Gina Cervetti’s research focuses on the interface of literacy and content-area learning. She is interested in how inquiry experience in science can provide an authentic and engaging meaning-based context for literacy learning; she also examines the role of sustained engagement in a set of ideas for literacy development; and she is looking into ways to help students bring the tools of inquiry to bear on questions they encounter across the curriculum and outside of school.
Following her doctoral work in educational psychology at Michigan State University, Cervetti worked for several years as a postdoctoral scholar and researcher at the University of California, Berkeley, on the Seeds of Science/Roots of Reading (Seeds/Roots) program. Cervetti led the literacy team in its conceptualization and development of integrated science-literacy curriculum units for students in grades 2-5.
Cervetti is also involved in work on academic discourse and vocabulary acquisition in science and on how curriculum materials can best support teachers’ practice and teacher learning. Currently, Cervetti is a coprincipal investigator on a National Science Foundation-funded study of the efficacy of the Seeds/Roots model of science-literacy integration for English learners, and the potential of an educative curriculum design framework for advancing teacher learning about strategies for supporting linguistically diverse students in science. Cervetti joined the University of Michigan following three years as an assistant professor at the University of Colorado, Boulder.
Tutoring Literacy and Language in the Elementary Grades
This course will develop literacy tutors’ skills in working with students in the elementary grades. In this course, participants will learn to develop engaging tutoring sessions and to enact a range of instructional routines for working with students in support of their literacy and language development.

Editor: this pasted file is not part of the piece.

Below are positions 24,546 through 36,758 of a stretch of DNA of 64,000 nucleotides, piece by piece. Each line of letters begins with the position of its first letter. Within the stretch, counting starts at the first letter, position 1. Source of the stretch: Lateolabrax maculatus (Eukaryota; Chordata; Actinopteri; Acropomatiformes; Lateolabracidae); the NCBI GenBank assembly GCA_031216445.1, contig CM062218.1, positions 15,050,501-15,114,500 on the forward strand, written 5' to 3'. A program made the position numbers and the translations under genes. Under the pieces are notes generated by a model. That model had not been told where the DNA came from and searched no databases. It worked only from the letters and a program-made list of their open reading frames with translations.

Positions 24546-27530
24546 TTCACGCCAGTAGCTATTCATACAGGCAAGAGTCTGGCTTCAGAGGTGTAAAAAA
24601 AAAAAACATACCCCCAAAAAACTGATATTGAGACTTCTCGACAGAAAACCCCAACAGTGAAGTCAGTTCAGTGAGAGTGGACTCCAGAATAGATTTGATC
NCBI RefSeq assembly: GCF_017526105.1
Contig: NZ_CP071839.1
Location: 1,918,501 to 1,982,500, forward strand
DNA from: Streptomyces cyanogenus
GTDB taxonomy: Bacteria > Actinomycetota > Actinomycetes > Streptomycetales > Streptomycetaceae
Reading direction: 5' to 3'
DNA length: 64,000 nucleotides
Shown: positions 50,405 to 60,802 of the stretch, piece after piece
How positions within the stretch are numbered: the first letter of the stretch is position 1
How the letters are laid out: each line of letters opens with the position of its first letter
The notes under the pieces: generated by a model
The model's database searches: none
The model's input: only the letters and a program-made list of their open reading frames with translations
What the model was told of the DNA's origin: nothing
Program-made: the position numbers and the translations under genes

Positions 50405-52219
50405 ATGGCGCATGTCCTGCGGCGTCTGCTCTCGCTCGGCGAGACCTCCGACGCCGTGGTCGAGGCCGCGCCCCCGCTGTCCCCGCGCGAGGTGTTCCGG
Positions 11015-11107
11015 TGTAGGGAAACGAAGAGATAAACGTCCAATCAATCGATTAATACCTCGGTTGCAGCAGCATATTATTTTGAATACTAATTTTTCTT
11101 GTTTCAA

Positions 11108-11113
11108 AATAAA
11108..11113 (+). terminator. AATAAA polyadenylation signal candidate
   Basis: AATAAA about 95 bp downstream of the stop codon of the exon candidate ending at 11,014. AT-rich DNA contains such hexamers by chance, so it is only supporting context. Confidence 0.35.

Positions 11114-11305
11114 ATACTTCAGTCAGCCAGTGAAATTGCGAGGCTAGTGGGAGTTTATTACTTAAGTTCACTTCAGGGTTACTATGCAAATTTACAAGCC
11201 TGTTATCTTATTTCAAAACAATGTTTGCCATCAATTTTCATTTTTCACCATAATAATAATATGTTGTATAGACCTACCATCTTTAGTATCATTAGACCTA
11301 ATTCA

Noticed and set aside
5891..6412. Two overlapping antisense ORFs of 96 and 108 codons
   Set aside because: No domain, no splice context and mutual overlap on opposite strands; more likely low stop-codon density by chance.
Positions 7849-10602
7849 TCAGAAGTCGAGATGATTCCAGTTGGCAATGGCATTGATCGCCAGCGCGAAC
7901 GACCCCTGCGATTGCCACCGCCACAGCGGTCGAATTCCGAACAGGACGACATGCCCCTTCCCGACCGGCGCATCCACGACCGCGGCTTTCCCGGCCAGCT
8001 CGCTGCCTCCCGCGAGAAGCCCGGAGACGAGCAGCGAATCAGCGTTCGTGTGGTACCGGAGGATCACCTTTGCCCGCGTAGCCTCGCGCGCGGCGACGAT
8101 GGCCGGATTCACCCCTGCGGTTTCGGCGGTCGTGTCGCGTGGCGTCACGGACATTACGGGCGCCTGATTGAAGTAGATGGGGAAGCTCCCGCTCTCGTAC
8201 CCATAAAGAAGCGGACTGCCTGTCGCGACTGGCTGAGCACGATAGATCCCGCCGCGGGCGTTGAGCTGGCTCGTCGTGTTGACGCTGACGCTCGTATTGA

Directed Study in Education
Now that you are completing your master's program, you may have identified a project you would like to pursue. You may have a topic you would like to explore further, experiences from your internship that you would like to write about, a course paper that you would like to revise and publish, or ideas for a curriculum that you wish to develop. This directed study course is designed to support you to accomplish these goals.
This class will provide an opportunity for participants to undertake a self-selected project in consultation with the course instructor and their class colleagues. Each participant will complete a significant project, such as a substantial research paper on a topic or question of interest, a research proposal, an assessment, a publication, a workshop, or an instructional unit. The project should serve as an opportunity to synthesize learning across the master’s program and to develop an artifact for a professional or academic portfolio. Each week, participants will meet as a group and individually with the course instructor to make progress toward completion. This course is open only to master’s students in the School of Education. To be considered for the class, please submit a brief description of the project you would like to undertake to Gina Cervetti.